PHOTOGRAPHING FALL COLOR
By John Poimiroo
California has the longest, most diverse and – I am convinced – the most spectacular autumn in North America. As editor of CaliforniaFallColor.com, I write this with conviction and thousands of photographs that support that contention.
Incorporating fall color adds a richness to outdoor photography not seen in any other season. Though the air is often crisp and still, grasses, shrubs and leaves carry their warmest, most inviting tones to all sorts of outdoor sports and scenes.
Because of the low angle of sunlight and its warmth, gorgeous images can be captured all day, though the golden hours after sunrise and before sunset are even better than in other seasons of the year.
During sunrise and sunset, sunlight must pass through more of the atmosphere before we see it. Blue light, because of its shorter wavelength, is scattered easiest by nitrogen and oxygen air molecules. Whereas longer wavelength reds and oranges aren’t scattered as easily. As days grow shorter, sunrise and sunset light intensifies.
Autumn weather patterns also bring drier, cleaner air from the north, allowing more colors of the spectrum to be seen without being scattered by particles in the air, “producing brilliant sunsets and sunrises that can look red, orange, yellow or even pink,” The Weather Channel advises.
All that rich color intensifies the drama of fall color photography. To capture it, follow these tips.
Get Up Early and Don’t Give Up –The most successful landscape photographers are early risers and stick around, well past sunset when others have given up. Because they’re out when others are still snug in bed; they capture light others never see. And, because they don’t quit after the sun has set, they discover that often, the light just keeps getting better.
Be Prepared – Waterproof boots, woolen socks, warm gloves, a knit hat, a light jacket, layers of clothing, freshly recharged and extra batteries, extra blank memory cards, two camera bodies, varied lenses, a lens brush, a tripod, a collapsible reflector, a flashlight, eye glasses, water, an energy bar … these are essential kit for an outdoor photographer to stay comfortable, to stay out longer and to come back with good photographs.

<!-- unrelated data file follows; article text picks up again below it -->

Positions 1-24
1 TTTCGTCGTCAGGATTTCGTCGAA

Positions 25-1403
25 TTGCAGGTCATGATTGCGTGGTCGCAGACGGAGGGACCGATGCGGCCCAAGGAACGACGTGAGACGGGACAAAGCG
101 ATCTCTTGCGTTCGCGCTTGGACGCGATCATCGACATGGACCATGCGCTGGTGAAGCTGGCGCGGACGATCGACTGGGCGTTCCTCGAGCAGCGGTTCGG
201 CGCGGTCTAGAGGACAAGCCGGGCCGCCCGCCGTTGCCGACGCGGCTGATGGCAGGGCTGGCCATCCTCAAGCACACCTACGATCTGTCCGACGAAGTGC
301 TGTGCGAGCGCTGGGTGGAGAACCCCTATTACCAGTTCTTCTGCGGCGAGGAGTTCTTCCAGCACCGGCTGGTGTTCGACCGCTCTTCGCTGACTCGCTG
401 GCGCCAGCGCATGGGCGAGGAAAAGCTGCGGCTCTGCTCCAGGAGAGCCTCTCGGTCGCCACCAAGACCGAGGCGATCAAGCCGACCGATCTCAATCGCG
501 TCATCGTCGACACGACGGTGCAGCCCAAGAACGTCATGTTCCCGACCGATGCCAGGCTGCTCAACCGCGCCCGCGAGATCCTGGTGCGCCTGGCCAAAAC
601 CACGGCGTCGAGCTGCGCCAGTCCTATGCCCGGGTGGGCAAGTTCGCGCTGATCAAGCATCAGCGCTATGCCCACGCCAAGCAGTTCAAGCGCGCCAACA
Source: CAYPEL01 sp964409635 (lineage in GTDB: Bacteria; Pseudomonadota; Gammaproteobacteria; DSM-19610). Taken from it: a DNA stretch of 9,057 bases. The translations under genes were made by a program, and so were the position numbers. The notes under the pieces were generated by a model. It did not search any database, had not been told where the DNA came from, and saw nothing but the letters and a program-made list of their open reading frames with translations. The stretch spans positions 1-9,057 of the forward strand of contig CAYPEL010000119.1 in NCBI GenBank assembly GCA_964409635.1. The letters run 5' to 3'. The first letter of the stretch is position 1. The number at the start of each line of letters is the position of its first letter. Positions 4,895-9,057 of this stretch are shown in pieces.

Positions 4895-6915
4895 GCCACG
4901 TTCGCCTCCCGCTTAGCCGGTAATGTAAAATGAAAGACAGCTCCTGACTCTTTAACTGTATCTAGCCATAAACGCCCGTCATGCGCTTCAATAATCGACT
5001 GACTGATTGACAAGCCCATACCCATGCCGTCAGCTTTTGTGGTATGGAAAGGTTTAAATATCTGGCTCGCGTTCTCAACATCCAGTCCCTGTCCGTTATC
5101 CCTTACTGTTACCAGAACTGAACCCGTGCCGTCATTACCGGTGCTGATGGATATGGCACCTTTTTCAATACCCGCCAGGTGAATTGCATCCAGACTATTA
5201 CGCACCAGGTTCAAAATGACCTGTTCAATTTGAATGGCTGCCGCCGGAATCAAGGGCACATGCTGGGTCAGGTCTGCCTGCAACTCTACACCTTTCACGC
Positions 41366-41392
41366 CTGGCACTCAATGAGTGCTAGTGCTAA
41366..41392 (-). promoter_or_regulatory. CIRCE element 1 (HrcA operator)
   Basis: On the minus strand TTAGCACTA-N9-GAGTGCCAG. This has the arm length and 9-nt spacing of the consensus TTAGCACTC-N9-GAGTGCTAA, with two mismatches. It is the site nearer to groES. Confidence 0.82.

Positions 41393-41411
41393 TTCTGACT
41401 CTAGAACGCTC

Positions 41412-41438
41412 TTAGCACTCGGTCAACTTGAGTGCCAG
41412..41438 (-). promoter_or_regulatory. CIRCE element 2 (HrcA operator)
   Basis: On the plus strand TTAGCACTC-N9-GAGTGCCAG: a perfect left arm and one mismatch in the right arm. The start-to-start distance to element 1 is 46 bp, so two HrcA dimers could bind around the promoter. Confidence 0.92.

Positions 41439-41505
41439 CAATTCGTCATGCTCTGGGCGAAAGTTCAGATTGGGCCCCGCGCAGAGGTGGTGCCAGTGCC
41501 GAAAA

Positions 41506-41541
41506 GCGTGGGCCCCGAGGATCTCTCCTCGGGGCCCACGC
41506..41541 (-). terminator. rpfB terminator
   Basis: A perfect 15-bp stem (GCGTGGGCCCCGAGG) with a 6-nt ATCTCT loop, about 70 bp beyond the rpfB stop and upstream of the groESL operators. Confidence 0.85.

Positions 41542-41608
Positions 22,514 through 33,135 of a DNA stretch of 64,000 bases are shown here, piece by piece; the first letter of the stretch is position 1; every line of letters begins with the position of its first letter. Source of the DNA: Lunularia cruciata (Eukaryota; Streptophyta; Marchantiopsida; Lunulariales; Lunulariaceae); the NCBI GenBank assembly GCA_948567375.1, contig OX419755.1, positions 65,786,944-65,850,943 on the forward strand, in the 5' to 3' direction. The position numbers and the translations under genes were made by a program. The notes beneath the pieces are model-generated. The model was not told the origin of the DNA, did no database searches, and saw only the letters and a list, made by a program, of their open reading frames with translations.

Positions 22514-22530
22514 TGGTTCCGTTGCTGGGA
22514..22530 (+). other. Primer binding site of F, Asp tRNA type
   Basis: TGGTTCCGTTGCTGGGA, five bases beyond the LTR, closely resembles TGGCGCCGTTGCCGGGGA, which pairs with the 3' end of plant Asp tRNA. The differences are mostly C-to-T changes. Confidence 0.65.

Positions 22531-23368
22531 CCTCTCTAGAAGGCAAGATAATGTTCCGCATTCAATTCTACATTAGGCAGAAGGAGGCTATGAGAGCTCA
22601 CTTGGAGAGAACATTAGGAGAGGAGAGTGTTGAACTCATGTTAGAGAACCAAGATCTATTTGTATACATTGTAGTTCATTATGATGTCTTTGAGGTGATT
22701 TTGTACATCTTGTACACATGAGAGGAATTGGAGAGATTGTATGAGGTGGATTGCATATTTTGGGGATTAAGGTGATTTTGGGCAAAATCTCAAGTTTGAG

Think Big – Set your camera to take large pictures. Small images are useful only on social media. They’re not useful to publications. Move personal shots off your camera or device to a photo sharing app so that you have space for new photos. Delete images you don’t plan to keep or use, to conserve memory. If you plan to reprint photos, shoot in RAW. Otherwise a “Fine” .jpg is big enough for most newspapers, all web uses and some magazines, but anything smaller is probably useless.
Steady As She Goes – Getting a sharp picture that shows crisp detail and can be enlarged is more challenging in low light conditions, which is often the case during autumn. Be mindful of adjusting your camera’s ISO (sensor speed) to 400 or higher to allow for a faster shutter speed in low light, or use a tripod with a camera remote.
Back to Basics – Taking pictures with your camera set to manual “M”, aperture “A” or shutter speed “S” mode makes you a better photographer, because it engages your mind in deciding what’s most important to the picture you plan to take. When you shoot on programmed auto “P”, you disengage your brain.
If you are most concerned about what will be in focus, set the mode to “A.” In this mode, you set the aperture and shutter speed is adjusted by the camera. A small aperture (e.g., f22) will allow more of the scene, foreground and background, to be in focus. A large aperture (e.g., f3.8) reduces the focal distance, concentrating attention on the point of focus. Photographers who set their camera to small apertures in order to get foreground and background in focus are seeking what photographers call, “hyper focal distance.”
If you are most concerned about stopping motion (such as in stopping quaking aspen from fluttering out of focus), set the mode to “S” and set the speed to show or stop motion. A speed of 1/125 of a second will stop camera shake and slow movements. With landscape photographs, snap a test shot and view it in the camera’s monitor, enlarging to see any motion, then adjust speed to stop motion. The appearance of motion in a photograph can be a good thing, if not distracting, but informative.
“M” mode adjusts both “S” and “A” concurrently by the photographer, providing the greatest latitude for creative expression, but also can result in underexposed or overexposed images. If you plan to shoot a specific scene (e.g., fireworks, the moon, city lights), Google “How to photograph … ” in advance, so that you know how to set your camera to get a good result.
Know Where and When To Go – Peak fall color began appearing in California at 10,000’ in elevation in mid-September. Full peak occurred at California’s highest elevations before the first day of autumn, and it will continue to peak at successively lower elevations (dropping at a rate of 500 to 1,000’ each week) to December. That means, your photographs can dependably include brilliant yellow, orange or red leaves if you plan trips to where it will be peaking, as occurred in past years. CaliforniaFallColor.com can help. I you know where you plan to be, search on the site for when it was peaking in the past and go then. If you know when you plan to travel, use the site to find locations that peaked in the past at that time and go there. By using this approach, you should be able to dependably include fall color in your outdoor photography.
Then, too, you’ll be adding the most spectacular autumn in North America to your fall articles.